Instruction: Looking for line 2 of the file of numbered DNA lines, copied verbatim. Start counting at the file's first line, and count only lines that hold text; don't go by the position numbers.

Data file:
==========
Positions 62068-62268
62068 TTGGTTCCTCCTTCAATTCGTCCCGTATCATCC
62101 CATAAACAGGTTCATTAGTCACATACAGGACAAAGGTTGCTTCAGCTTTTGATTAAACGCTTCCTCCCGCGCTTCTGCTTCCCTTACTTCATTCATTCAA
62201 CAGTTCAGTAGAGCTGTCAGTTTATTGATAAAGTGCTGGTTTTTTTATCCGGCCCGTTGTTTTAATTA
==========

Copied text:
62068 TTGGTTCCTCCTTCAATTCGTCCCGTATCATCC